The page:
In this article we will be discussing “How to Support Employees with the Transition Back to Work/Into the Workplace” as for many of us, the gradual easing of lockdown has been positive, involving gradual steps
back to a more normal way of life.
However lockdown has affected us all in different ways, and as there is still a huge amount of uncertainty about what will happen as we head into autumn and winter, individuals may be dealing with complex emotions and feelings about what the future holds. Many employees feel confident about returning to work, however, others feel worried and apprehensive. In addition to managing their feelings about returning to work, employees are also having to work in a changing environment which may also impact on their feelings.
The transition out of lockdown may be as difficult as the start of lockdown for some, and it
may take some time for people to feel properly connected to work.
For the Government advice for returning to work please visit How To Return To Work Safely.
Supporting and Managing emotions
Fear and anxiety are possibly the most common emotional responses people may
experience as lockdown eases. Many people may also feel that they used their emotional
reserves during the lockdown period and so are not feeling as resilient as usual.
People may also be afraid of catching the virus themselves and/or catching it and passing it
onto vulnerable family members.
Feeling nervous and anxious as lockdown eases is completely normal, however, the only
way to overcome these feelings is to gently build up our tolerance so things feel more normal
and less scary.
On the other hand, some people may feel a keen desire to get back to normal life as soon as
possible, and they may experience feelings of frustration towards those that are fearful or
nervous. If people do feel frustrated, allow them to express this in a safe place.
Everyone will feel different about the current situation, and it is important that we don’t judge
others at this time. If we are kind, supportive and understanding of each other we will
navigate these uncertain times successfully. We can help with Coaching in these situations.
Coping with uncertainty
There has been a huge amount of talk about the ‘new normal’, but there remains uncertainty
about what the future holds, with the prospect of local lockdowns as required. Uncertainty is
the reality for all of us for the foreseeable future. The ‘new normal’ means living with an
unprecedented level of uncertainty.
It can be helpful to focus on the present and not get caught up in too many ‘what-ifs’. Plan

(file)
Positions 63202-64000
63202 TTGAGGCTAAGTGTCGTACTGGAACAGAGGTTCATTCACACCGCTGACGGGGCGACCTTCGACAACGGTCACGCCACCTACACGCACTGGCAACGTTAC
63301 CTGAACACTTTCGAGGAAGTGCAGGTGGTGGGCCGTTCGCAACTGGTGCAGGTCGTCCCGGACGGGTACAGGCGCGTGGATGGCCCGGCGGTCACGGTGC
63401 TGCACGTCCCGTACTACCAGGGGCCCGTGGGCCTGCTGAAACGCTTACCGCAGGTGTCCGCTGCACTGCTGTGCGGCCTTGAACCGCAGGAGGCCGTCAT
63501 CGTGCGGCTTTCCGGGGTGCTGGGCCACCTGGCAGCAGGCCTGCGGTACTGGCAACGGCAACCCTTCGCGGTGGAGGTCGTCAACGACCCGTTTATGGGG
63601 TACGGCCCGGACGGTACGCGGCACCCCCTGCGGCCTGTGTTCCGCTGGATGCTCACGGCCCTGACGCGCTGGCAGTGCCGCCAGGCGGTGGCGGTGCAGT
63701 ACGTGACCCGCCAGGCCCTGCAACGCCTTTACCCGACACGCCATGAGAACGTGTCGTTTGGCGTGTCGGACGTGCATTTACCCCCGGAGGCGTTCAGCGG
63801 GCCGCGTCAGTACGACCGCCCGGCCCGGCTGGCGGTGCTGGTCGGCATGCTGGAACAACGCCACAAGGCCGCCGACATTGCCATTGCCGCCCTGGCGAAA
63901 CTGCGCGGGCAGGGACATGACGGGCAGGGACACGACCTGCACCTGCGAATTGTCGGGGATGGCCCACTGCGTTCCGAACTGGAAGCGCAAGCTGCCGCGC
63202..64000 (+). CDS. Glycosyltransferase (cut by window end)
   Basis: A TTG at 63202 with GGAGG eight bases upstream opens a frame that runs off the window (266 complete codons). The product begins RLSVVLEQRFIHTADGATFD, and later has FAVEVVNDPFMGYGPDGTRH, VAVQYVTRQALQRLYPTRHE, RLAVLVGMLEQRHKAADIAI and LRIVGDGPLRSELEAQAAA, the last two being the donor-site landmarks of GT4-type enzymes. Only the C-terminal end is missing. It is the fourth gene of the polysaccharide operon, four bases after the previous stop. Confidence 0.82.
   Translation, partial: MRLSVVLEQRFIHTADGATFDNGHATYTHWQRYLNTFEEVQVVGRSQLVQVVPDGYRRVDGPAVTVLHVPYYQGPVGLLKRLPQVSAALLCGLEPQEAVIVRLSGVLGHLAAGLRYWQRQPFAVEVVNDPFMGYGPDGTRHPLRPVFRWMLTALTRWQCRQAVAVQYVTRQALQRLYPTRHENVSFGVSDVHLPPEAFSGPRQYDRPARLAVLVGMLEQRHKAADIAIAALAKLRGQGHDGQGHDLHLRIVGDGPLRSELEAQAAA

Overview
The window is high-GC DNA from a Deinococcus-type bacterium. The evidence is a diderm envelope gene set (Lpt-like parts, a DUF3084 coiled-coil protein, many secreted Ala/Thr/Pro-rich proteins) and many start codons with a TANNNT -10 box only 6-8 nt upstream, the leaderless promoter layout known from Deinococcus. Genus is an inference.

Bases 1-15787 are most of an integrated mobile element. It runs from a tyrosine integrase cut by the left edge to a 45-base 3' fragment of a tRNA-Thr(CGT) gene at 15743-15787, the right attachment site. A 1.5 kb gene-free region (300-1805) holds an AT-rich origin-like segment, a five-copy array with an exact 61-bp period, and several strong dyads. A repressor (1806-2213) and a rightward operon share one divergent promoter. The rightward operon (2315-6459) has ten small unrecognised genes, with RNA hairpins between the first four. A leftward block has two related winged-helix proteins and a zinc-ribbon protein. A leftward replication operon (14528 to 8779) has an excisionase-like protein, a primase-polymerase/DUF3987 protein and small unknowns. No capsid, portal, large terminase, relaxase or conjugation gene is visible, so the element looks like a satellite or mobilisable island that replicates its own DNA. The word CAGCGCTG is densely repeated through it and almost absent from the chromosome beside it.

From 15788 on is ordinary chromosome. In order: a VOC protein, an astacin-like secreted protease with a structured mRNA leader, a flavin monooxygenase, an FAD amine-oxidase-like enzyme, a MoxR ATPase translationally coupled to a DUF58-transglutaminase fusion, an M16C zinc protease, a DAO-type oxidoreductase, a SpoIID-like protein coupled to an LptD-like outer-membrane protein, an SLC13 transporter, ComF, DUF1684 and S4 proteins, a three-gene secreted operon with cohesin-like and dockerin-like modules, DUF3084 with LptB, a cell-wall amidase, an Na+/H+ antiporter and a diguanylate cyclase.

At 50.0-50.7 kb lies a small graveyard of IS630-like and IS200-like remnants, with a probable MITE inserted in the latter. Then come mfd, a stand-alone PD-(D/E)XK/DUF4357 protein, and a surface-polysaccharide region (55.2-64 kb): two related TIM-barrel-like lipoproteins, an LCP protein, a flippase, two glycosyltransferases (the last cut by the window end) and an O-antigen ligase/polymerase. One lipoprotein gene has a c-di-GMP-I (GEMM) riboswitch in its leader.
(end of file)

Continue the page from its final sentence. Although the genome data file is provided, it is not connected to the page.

for likely scenarios so employees are prepared for what may happen, and then focus on the
For help on uncertainty please visit our website for Change Management.
Some employees may have been bereaved during the lockdown period. Grieving during this
period may have been even more difficult for some with funeral restrictions, and limited
support available from family and friends. Employees who have been bereaved may
require additional support and understanding.
How can I support employees to return to work?
- Good management: now, more than ever, it is more important that managers keep in
regular contact with their direct reports, checking in regularly and conducting regular one
to ones; giving employees the opportunity to talk and express any concerns they may
- Good communication: ensure that all employees are aware of any changes that have
been implemented in their workplace and they are aware of what to expect on their
return to work, from entering the building and the physical environment through to how
their individual role may have been impacted.
- Settling in period: facilitate a settling in period for employees that have been away from
the workplace for some time. Re-establish goals and priorities and how these will be
achieved. Some employees will need longer than others to adjust.
- Plan for uncertainty: develop plans for any further local or national lockdowns, and
share these with employees so they understand what will happen in a variety of
circumstances. Where possible, involve employees in the planning process.
- Be kind: ensure that there is a culture and kindness so employees support each other
through challenging times.
- Be patient: there is a natural period of adjustment as employees get used to a return to
work/the workplace, and most will quickly adjust.
- Be aware of differences/individual support required: some employees will have
found the COVID-19 pandemic more difficult to cope with than others, for various reasons,
and some employees could have been bereaved as a result of COVID-19. Put individual
support mechanisms in place as necessary and practical.
- Encourage employees to look after their own mental and physical health: eat well,
sleep well, exercise regularly.
- Implement additional protective measures for vulnerable employees
We strongly recommend that employers:
- Communicate effectively with employees
- Allow a settling in period
- Plan and prepare for the coming months
- Encourage employees to look after their own mental and physical health
- Foster a culture of kindness and patience
- Offer individual support where required and possible
For further information or advice in supporting Employees with the Transition Back to Work/Into the Workplace, please contact us at firstname.lastname@example.org.